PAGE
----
2 editions published between 2006 and 2007 in English and held by 15 WorldCat member libraries worldwide

Red squirrel Sciurus vulgaris conservation in Scotland : a position statement by Jane Bryce( Book )

3 editions published in 1995 in English and Undetermined and held by 10 WorldCat member libraries worldwide

The Mayer key competencies and arts education by Jane Bryce( Book )

4 editions published in 1996 in English and held by 10 WorldCat member libraries worldwide

Diaspora et returns in fiction( )

1 edition published in 2016 in English and held by 7 WorldCat member libraries worldwide

This special issue focuses on literary texts by African writers in which the protagonist returns to his/her "original" or ancestral "home" in Africa from other parts of the world. Ideas of return - intentional and actual - have been a consistent feature of the literature of Africa and the African diaspora: from Equiano's autobiography in 1789 to Chimamanda Ngozi Adichie's 2013 novel <I>Americanah</I>. African literature has represented returnees in a range of locations and dislocations including having a sense of belonging, being alienated in a country they can no longer recognize, or experiencing a multiple sense of place. Contributors, writing on literature from the 1970s to the present, examine the extent to which the original place can be reclaimed with or without renegotiations of "home".<BR><BR> GUEST EDITORS: HELEN COUSINS, Reader in Postcolonial Literature at Newman University, Birmingham, UK; PAULINE DODGSON-KATIYO, Head of English at Newman University, Birmingham, UK.<BR><BR> Series Editor: Ernest Emenyonu is Professor of Africana Studies at the University of Michigan-Flint, USA.<BR><BR> Reviews Editor: Obi Nwakanma<BR><BR>
Habitat use by red and grey squirrels : results of two recent studies and implications for management by Jane Bryce( Book )

2 editions published in 2005 in English and held by 7 WorldCat member libraries worldwide

Working paper : evaluation of national malaria control programs in Africa by Jane Bryce( Book )

3 editions published in 1993 in English and held by 5 WorldCat member libraries worldwide

Cultivation of the cricket bat willow by Great Britain( Book )

1 edition published in 1968 in English and held by 4 WorldCat member libraries worldwide

Reflections on American institutions; selections from the American Commonwealth by James Bryce Bryce( Book )

1 edition published in 1961 in English and held by 3 WorldCat member libraries worldwide

Lifelong learning, participation and equity by Judith D Chapman( Book )

1 edition published in 2006 in English and held by 3 WorldCat member libraries worldwide

A major problem in many countries is that schools, universities and other traditional learning institutions are not providing for the educational needs of all members of the community. In many communities, particularly in regional, rural and disadvantaged areas, there are only limited options for people to undertake learning. Limited participation in learning has the danger of reinforcing peopleâs alienation from mainstream education and from participation and inclusion in social institutions and economic and community life more generally. This book addresses the challenge of identifying effective ways of accommodating the learning needs of all people and in so doing achieving the goals of lifelong learning for all. The aims of the book are: to provide the reader with a range of conceptual, analytical and empirical studies of lifelong learning; to clarify conceptual, policy and practical issues relevant to the relationship between lifelong learning, participation and equity; to examine the role of government and other agencies in the community in enhancing the provision of learning and in fostering participation and equity; to examine the most effective ways in which learning opportunities can be provided for all people, particularly for those people in regional, rural or disadvantaged communities who have not experienced success in mainstream education; and to identify implications of recent conceptual, analytic and empirical work for public policy, particularly in regard to the provision of education, participation in learning, community building, social inclusion and equity. [p.xv]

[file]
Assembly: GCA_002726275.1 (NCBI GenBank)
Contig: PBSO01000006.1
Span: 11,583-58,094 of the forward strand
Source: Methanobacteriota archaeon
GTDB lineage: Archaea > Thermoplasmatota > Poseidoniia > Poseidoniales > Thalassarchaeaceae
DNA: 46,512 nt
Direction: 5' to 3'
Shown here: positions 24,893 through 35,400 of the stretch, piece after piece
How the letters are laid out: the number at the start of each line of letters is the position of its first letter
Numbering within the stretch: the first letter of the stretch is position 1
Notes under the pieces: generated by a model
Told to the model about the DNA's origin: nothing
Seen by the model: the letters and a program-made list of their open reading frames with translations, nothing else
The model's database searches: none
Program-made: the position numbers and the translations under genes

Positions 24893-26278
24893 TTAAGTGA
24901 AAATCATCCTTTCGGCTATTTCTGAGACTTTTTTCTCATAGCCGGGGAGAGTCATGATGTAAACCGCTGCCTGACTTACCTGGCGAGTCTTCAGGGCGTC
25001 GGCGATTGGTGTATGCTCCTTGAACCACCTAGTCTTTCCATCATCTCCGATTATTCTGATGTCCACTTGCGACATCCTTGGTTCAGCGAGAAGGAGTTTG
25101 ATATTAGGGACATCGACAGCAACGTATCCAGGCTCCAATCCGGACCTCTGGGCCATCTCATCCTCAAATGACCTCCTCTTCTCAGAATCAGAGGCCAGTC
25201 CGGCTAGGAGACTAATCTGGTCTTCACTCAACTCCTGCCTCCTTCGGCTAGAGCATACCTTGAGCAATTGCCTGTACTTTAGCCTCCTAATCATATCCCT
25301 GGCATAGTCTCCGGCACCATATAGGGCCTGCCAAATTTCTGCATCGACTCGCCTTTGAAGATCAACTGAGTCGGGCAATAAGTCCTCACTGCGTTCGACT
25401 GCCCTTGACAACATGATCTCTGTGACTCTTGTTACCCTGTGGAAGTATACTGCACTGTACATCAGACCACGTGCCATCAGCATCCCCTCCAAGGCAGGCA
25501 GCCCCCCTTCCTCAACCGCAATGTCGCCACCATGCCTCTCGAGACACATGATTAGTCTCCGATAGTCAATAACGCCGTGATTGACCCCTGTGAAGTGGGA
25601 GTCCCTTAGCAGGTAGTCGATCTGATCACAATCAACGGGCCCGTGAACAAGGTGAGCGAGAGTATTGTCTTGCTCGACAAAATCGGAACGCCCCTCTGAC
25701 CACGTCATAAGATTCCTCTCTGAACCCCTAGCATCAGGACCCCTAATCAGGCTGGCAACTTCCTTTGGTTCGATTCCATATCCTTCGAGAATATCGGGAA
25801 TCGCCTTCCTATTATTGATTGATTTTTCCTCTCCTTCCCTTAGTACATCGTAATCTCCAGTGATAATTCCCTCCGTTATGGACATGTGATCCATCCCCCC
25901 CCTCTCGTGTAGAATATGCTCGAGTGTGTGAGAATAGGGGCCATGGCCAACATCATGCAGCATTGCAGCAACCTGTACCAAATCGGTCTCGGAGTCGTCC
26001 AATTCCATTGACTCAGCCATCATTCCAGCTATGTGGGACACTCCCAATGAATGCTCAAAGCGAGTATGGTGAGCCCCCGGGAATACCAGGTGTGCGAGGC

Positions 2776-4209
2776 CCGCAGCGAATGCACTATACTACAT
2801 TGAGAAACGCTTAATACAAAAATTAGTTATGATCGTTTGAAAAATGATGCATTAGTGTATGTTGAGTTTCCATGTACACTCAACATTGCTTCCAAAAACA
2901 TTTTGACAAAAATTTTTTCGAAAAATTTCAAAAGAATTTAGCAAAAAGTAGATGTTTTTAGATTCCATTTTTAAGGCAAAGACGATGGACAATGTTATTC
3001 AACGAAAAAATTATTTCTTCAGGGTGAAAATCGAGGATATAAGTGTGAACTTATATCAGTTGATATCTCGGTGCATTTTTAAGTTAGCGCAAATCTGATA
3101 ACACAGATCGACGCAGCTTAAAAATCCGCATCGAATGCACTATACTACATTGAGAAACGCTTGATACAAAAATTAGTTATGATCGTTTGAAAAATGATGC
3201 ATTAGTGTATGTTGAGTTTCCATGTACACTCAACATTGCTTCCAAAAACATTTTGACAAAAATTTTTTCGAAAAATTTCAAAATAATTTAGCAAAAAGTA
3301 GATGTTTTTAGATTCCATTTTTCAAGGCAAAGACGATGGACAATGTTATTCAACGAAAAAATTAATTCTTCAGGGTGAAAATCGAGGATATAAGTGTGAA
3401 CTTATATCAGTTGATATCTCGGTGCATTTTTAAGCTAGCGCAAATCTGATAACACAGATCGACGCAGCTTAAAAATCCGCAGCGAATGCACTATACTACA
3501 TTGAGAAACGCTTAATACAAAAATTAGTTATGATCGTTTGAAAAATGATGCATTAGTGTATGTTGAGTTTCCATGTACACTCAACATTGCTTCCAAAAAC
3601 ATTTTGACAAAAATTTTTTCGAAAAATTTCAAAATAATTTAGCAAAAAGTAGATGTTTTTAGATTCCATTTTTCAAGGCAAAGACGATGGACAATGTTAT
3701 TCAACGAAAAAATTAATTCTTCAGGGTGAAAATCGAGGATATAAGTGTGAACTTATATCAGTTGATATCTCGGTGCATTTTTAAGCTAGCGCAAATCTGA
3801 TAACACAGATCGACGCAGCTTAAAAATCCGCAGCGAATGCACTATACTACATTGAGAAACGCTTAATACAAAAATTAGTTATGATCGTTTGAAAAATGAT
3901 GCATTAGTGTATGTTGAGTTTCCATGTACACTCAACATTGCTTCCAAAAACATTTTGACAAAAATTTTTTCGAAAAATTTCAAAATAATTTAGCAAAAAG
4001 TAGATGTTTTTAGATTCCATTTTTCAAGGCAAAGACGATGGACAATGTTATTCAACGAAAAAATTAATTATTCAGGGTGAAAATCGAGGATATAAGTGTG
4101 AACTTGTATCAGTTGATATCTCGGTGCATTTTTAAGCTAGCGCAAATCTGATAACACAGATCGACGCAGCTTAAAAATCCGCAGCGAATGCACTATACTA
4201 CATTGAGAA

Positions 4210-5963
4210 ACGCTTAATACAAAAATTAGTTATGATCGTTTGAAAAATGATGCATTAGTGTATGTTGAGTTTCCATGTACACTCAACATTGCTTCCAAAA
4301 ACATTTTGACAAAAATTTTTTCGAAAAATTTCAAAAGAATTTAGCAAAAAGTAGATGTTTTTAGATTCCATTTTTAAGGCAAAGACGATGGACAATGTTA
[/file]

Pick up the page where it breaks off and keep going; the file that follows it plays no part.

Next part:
Teaching African literature today : a review( Book )

1 edition published in 2011 in English and held by 2 WorldCat member libraries worldwide

From carnivalesque to carnival, or, Who foolin' who? by Jane Bryce( Book )

1 edition published in 1993 in English and held by 2 WorldCat member libraries worldwide

Riffing on 'Omeros' : the relevance of Isaac Julien to cultural politics in the Caribbean by Jane Bryce( )

1 edition published in 2010 in English and held by 2 WorldCat member libraries worldwide

 
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Audience Level
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Audience Level
1
  Kids General Special  
Audience level: 0.50 (from 0.10 for Negritude ... to 0.89 for Diaspora e ...)

Chameleon and other storiesChameleon
Languages
English (37)

Covers
Chameleon and other storiesCaribbean dispatches : beyond the tourist dreamChameleonLifelong learning, participation and equity